Man in tuxedo and top had stands next to and slightly behind a ventriloquist puppet with same outfit and monocle, both behind an NBC microphone. Photo Credit: Hennepin County Public Library

Photo Credit: Hennepin County Library

Edgar Bergen & Charlie McCarthy

Ventriloquist comedian and puppet

Excerpts from the Ventriloquist Society:

Ventriloquist Edgar Bergen was born in Chicago in 1903. Named Edgar John Berggren, he was the youngest of five children to Swedish immigrants. At 16, Edgar met the famous vaudeville ventriloquist Harry Lester. Known as the Great Lester, the performer was impressed by Bergen’s self-taught skill in ventriloquism. He gave Bergen free ventriloquism lessons on an almost daily basis for three months.

Bergen ordered his first ventriloquist dummy in the fall of 1919. He paid Theodor Mack, a Chicago wood carver, $36 to sculpt the figure. There are several different stories surrounding the figure’s creation. Some say the likeness was of a rascally red-headed newspaper boy Bergen knew. Other stories claim the figure was inspired by a picture of a self-assured newsboy in a textbook. A third story says the figure was a model of a red-headed friend that Bergen knew when he was a child. No matter the story, the head that Mack carved became the world-famous Charlie McCarthy. Bergen constructed a body for McCarthy himself to save money.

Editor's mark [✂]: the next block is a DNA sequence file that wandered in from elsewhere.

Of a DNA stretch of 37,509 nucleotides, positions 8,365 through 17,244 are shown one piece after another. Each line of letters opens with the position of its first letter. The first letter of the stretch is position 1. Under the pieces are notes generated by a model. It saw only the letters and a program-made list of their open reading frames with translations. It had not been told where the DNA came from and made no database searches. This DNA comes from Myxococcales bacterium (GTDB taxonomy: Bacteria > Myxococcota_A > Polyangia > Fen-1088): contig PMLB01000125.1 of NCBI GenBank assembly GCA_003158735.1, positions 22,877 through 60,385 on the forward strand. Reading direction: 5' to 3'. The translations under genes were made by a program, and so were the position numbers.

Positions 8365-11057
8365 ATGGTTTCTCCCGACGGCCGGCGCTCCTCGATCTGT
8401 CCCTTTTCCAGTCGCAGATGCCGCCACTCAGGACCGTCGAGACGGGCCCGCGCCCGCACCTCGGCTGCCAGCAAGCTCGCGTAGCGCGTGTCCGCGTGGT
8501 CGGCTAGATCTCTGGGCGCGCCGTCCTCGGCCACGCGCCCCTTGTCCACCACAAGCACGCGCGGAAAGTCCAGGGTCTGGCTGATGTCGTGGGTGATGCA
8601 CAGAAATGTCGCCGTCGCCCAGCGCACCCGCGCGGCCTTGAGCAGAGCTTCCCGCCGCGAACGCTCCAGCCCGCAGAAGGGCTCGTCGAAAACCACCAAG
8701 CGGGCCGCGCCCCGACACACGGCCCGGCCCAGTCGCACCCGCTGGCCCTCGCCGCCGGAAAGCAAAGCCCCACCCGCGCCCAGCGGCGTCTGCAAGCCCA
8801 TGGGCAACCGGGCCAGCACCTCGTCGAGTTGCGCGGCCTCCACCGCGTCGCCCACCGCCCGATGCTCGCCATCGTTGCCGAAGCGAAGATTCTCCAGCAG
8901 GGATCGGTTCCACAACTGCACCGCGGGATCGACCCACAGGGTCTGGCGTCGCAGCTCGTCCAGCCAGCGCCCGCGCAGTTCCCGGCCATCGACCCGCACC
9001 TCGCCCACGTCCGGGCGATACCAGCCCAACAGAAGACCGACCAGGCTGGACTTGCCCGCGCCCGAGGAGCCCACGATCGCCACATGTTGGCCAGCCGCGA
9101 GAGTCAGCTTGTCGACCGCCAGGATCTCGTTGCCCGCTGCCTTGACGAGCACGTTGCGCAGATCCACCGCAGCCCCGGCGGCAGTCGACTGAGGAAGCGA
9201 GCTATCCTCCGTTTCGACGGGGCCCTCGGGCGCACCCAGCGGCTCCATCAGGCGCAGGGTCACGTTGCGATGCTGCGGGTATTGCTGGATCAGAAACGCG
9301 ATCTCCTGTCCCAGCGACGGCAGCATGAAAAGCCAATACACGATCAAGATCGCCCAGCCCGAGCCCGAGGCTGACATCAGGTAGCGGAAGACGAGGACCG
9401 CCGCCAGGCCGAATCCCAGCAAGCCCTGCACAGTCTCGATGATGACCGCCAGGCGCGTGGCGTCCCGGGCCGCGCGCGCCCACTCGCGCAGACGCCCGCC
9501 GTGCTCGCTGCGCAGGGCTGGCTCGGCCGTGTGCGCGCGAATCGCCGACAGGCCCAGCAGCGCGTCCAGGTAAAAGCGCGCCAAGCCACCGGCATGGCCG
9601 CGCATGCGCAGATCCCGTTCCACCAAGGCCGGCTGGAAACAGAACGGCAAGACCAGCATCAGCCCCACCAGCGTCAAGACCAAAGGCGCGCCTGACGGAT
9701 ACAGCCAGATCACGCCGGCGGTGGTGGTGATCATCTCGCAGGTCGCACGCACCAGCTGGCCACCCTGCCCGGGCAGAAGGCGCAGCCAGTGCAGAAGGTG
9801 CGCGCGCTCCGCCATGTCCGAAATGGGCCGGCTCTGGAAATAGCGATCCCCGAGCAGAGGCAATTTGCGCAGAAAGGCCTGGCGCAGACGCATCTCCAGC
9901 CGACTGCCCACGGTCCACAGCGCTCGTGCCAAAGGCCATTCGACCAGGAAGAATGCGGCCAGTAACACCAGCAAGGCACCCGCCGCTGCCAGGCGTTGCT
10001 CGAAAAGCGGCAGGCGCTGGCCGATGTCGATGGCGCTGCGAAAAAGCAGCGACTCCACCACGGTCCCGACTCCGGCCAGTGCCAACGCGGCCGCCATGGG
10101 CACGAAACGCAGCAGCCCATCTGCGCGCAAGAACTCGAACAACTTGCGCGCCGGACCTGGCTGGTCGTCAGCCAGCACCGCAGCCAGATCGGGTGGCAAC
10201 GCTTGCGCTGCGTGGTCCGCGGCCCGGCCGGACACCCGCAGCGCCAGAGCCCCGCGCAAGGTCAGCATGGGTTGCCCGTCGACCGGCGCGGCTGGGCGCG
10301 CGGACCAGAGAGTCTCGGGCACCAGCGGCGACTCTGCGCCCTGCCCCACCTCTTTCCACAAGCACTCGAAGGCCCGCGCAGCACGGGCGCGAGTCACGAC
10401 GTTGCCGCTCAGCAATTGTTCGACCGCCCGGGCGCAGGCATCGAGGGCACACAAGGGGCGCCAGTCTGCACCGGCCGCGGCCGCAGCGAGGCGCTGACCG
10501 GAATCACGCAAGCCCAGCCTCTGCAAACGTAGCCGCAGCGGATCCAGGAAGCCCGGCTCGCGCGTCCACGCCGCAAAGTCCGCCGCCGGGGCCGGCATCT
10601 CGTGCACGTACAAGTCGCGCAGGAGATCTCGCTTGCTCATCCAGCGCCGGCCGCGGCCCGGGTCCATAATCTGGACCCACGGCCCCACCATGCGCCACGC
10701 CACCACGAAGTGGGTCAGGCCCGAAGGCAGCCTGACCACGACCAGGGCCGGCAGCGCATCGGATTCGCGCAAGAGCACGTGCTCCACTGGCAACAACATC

Eventually, Bergen changed the look for ventriloquists by placing both himself and McCarthy in tuxedos. This sophisticated air and impertinent McCarthy drew accolades. They appeared in theaters and nightclubs across the country as Bergen’s fame grew.

Bergen and McCarthy appeared in vaudeville, on radio and in films and television until his death in 1978 at age 75. The pair have three different stars on Hollywood Boulevard for their work in radio, film and television.

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